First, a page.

http://www.seatguru.com/airlines/Ame...ican_Airlines_Boeing_777-200_P.php
http://www.seatguru.com/airlines/Uni...United_Airlines_Boeing_747-400.php



"About the only way to look at it, just a pity you are not POTUS KFLLCFII, seems as if we would all be better off."
User currently offline8herveg From United Kingdom, joined Aug 2006, 1171 posts, RR: 0
Reply 9, posted (7 years 6 months 4 days 1 hour ago) and read 7671 times:

Quoting ContinentalFan (Reply 7):
When I read that there existed trick seats that turned from a row of three coach seats to two "business" seats on some Europe airlines, I was like "WTF?" I felt similarly when I read that some airlines sold coach seats as "business" class seats by simply not selling the center seat.

Yep! Sounds like BA and Lufthansa. Makes you mad really considering what customers pay for it. I guess the food and general service is much better though, but BA for sure needs to do something about the seats. Don't know about LH.

Last time I travelled on BA within Europe, I was on a B767 on the way out, and a B737 on the way back. Both times I found it really hard to make out where the line was between Club and Euro class. I actually asked the FA if there was Club class on these flights and they said yes. There wasn't even a barrier between the two classes. I would be very angry if I had paid all that money and my seat just looked like an Economy one!!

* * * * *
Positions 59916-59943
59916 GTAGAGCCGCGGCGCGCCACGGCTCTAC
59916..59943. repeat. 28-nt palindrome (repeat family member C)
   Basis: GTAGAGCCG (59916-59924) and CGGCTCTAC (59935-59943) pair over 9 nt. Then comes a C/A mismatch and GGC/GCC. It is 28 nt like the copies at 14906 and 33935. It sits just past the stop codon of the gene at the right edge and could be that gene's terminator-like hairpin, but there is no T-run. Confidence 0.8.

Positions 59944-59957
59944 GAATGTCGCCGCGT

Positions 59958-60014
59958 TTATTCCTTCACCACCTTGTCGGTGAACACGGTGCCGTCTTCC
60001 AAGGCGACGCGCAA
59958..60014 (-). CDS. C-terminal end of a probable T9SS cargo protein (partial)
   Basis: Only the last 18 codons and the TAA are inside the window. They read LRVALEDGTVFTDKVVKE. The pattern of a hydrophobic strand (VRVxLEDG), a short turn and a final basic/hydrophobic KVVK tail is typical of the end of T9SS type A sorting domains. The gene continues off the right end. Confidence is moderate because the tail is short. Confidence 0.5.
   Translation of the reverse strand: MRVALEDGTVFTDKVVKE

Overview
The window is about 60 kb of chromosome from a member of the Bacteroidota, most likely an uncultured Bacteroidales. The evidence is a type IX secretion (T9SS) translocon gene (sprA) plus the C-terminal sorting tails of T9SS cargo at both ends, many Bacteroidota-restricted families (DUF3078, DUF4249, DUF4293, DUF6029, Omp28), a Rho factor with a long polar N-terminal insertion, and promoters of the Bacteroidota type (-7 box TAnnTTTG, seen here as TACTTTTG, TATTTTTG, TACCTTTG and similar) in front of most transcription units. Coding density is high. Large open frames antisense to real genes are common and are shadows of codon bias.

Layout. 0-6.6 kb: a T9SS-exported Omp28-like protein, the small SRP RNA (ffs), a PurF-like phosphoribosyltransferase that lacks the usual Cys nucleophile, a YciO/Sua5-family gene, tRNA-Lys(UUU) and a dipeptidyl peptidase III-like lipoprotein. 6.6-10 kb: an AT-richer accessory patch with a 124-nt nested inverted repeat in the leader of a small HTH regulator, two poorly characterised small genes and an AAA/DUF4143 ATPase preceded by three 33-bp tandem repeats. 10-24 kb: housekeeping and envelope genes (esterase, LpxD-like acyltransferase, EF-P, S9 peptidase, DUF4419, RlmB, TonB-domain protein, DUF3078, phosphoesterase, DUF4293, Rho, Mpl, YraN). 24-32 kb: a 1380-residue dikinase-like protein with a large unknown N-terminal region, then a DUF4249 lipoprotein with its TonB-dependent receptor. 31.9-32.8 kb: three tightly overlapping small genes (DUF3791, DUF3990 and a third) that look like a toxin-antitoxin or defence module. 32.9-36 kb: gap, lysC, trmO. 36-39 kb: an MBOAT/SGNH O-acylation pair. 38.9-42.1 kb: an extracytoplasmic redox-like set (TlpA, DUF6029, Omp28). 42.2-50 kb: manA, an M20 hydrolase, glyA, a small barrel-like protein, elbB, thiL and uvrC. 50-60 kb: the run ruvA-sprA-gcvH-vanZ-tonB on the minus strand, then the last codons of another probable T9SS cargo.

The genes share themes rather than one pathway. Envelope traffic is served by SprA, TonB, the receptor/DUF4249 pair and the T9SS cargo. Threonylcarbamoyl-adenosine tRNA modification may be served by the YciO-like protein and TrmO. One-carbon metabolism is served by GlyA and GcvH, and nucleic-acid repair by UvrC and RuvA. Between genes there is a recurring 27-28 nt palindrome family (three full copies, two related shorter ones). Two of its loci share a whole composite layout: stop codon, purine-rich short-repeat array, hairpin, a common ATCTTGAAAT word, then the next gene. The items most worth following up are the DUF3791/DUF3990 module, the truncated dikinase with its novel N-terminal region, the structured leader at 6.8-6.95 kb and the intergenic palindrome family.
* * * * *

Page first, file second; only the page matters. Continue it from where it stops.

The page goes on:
User currently offlinePanHAM From Germany, joined May 2005, 9164 posts, RR: 29
Reply 10, posted (7 years 6 months 4 days 1 hour ago) and read 7662 times:

well, there is no "economy" either, they call it coach.

The European concept of flexibility should be adopted by US carriers as well.It might give them some additonal revenue. I have been on A321's which were almost all business except 5 or 6 rows Y, Imagine the yield for the airline. The ride is comfortable, with the center seat blocked and with hte fold down tray table. Even on shortr flights loke FRA/LHR the food is excellent, not in terms of quantity but in terms of quality.

I prefer that over the US domestic "F" where, on a similar distance. you may get a wider seat and some pre-packed junk posing as food.

.



E's passed on! That parrot is no more! He has ceased to be! E's expired and gone to meet 'is maker!
User currently offlineStitch From United States of America, joined Jul 2005, 30584 posts, RR: 84